POLITICS

Woman Sentenced for Casting Dead Mother’s Ballot in 2020 Election

From allegations of “fraud” to lost and uncounted ballots, the integrity of Arizona’s elections has been put in question in recent months. Adding fuel to the fire, on Monday a southern Arizona woman was sentenced for illegally casting a ballot for her deceased mother during the 2020 election.

According to the Epoch Times, Krista Michelle Conner, 56, of Cochise County was found guilty of illegally casting a ballot. Court documents show that the Arizona Attorney General’s Office alleged that Conner illegally signed her deceased mother’s early ballot envelope, casting a vote on her behalf.

Conner received three years of supervised probation and was ordered to complete 100 hours of community service and told to pay $890 in fines and surcharges. 

The indictment read: 

“Said conduct occurred when KRISTA MICHELLE CONNER, knowingly signed the name of Caroline Jeanne Sullivan to a declaration under penalty of perjury located on November 3, 2020, General Election early ballot envelope for deceased elector Caroline Jeanne Sullivan.”

Authorities noted that Krista’s mother, Caroline Jeanne Sullivan died on Sept. 7, 2020, more than two months before the November 2020 elections. 

The Times report noted that Conner was indicted several months ago and pleaded guilty to one count of attempted illegal voting.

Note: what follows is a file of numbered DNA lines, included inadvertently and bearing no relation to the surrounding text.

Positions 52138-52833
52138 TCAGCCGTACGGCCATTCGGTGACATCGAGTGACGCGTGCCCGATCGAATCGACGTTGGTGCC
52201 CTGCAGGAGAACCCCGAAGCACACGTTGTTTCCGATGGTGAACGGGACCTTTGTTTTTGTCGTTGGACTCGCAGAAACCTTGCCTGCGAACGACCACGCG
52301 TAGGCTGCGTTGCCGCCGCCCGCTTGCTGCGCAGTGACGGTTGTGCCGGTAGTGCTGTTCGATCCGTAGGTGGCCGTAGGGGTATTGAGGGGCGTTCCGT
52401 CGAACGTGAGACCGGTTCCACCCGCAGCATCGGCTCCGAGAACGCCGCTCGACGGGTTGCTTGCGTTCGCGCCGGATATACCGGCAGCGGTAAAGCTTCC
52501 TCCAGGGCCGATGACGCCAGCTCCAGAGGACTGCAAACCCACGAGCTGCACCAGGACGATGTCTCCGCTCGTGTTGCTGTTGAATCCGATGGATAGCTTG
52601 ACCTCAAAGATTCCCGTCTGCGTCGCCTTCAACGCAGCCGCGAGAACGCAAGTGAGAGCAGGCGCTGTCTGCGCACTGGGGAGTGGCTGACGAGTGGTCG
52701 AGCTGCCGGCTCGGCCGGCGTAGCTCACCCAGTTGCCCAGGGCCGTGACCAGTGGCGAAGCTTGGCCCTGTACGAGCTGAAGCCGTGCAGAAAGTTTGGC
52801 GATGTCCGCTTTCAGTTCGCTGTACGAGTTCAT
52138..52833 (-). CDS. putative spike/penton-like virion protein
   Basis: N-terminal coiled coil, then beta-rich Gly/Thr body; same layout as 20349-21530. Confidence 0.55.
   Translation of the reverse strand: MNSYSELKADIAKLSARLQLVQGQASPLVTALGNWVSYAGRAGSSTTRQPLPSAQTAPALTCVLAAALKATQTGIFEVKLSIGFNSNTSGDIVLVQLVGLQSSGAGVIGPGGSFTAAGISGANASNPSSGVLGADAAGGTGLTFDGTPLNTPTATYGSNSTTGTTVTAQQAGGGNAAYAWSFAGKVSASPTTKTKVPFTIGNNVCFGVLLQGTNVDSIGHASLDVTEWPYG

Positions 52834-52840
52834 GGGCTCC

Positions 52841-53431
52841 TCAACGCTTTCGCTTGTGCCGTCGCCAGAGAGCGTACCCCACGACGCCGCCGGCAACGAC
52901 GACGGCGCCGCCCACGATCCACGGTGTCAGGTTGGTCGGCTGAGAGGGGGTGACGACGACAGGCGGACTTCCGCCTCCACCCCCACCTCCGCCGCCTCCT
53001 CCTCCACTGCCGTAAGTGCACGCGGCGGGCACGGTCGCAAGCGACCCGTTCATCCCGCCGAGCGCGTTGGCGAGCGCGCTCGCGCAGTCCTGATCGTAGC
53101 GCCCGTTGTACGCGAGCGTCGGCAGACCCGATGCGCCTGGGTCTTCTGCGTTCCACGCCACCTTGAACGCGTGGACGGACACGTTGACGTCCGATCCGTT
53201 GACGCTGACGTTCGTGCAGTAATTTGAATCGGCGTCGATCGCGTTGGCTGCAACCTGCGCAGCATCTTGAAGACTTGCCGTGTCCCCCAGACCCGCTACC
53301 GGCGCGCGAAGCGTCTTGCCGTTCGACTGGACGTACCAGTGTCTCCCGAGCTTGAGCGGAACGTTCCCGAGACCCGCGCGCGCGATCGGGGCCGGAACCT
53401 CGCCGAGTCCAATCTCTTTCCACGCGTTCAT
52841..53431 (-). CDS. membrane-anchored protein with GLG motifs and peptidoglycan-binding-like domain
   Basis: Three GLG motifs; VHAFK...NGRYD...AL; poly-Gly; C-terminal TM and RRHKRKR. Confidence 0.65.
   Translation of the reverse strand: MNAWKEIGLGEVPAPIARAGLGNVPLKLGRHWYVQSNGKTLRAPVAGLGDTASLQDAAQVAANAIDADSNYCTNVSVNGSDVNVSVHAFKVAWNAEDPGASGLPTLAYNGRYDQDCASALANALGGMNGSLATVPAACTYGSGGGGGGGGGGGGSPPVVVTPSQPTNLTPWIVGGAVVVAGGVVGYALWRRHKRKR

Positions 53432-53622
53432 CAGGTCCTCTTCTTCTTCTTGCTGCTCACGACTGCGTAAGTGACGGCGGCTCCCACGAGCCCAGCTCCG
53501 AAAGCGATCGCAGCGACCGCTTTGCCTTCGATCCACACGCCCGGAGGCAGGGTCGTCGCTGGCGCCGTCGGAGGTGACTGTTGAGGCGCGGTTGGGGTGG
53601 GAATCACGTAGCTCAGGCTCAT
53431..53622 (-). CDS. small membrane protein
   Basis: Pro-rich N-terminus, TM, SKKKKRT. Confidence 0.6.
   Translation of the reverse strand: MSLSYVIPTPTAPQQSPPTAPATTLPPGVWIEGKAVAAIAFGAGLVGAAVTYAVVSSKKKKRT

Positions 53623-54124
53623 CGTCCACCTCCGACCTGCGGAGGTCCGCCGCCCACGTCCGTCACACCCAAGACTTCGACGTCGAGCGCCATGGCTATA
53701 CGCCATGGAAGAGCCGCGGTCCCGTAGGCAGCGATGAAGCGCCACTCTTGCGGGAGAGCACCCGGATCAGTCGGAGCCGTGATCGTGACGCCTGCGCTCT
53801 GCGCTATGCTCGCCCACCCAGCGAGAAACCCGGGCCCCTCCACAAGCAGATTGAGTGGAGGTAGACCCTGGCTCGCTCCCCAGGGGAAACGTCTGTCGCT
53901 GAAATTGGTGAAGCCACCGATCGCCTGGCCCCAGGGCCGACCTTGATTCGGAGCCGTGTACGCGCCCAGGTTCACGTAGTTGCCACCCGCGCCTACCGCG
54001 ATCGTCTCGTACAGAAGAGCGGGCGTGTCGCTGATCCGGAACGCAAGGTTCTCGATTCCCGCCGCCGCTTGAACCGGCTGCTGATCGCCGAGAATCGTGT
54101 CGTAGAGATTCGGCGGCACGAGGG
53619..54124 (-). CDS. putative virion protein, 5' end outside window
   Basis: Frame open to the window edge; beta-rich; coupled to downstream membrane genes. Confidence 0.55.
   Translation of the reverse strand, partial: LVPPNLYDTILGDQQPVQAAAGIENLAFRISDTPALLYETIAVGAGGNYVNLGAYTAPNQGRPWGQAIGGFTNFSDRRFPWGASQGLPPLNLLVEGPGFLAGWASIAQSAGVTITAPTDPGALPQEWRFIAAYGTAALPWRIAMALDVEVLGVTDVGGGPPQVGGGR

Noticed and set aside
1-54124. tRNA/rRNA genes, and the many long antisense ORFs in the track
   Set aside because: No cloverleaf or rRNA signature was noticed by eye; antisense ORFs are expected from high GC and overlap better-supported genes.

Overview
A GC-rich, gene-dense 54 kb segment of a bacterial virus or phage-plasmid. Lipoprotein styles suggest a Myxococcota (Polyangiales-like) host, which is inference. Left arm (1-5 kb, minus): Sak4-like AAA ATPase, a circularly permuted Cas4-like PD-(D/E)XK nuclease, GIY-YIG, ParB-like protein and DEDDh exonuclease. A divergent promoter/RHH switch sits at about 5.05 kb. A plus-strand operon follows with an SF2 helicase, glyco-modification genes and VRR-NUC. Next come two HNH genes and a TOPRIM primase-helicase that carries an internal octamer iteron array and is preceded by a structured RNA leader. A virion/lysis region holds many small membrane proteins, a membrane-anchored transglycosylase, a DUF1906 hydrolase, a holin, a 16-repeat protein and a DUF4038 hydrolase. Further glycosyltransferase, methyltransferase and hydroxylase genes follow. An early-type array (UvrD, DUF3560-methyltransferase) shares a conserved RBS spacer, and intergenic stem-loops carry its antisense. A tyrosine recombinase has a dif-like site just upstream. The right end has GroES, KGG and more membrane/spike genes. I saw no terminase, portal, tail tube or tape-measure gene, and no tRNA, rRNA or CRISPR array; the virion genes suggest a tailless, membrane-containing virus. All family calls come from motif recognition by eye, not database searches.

Authorities did not indicate whether Conner was registered as a Democrat or Republican, but the overwhelming number of voting fraud cases to date have involved voting for candidates with ties to the DNC. 

The Arizona Attorney General’s Office Election Integrity Unit oversees the election process and investigates irregularities. The Times report noted that Assistant Attorney General Todd Lawson prosecuted Conner’s case.

Conner’s conviction follows the April conviction of a Scottsdale woman who voted for her deceased mother in the November 2020 elections.  

Arizona state law stipulates that power of attorney does not grant the right to cast a ballot for another person.

Mark Brnovich, the State Attorney General, recently commented on the matter: 

“It is illegal to use power of attorney as a basis for any person to conduct any procedure or transaction concerning elections, including voter registration, petition circulation or signature, voter registration cancellation, early ballot requests or voting another person’s ballot.” 

According to Brnovich, a Republican running for Arizona’s Senate seat in the 2022 elections, there are “serious vulnerabilities that must be addressed and raises questions about the 2020 election in Arizona.”

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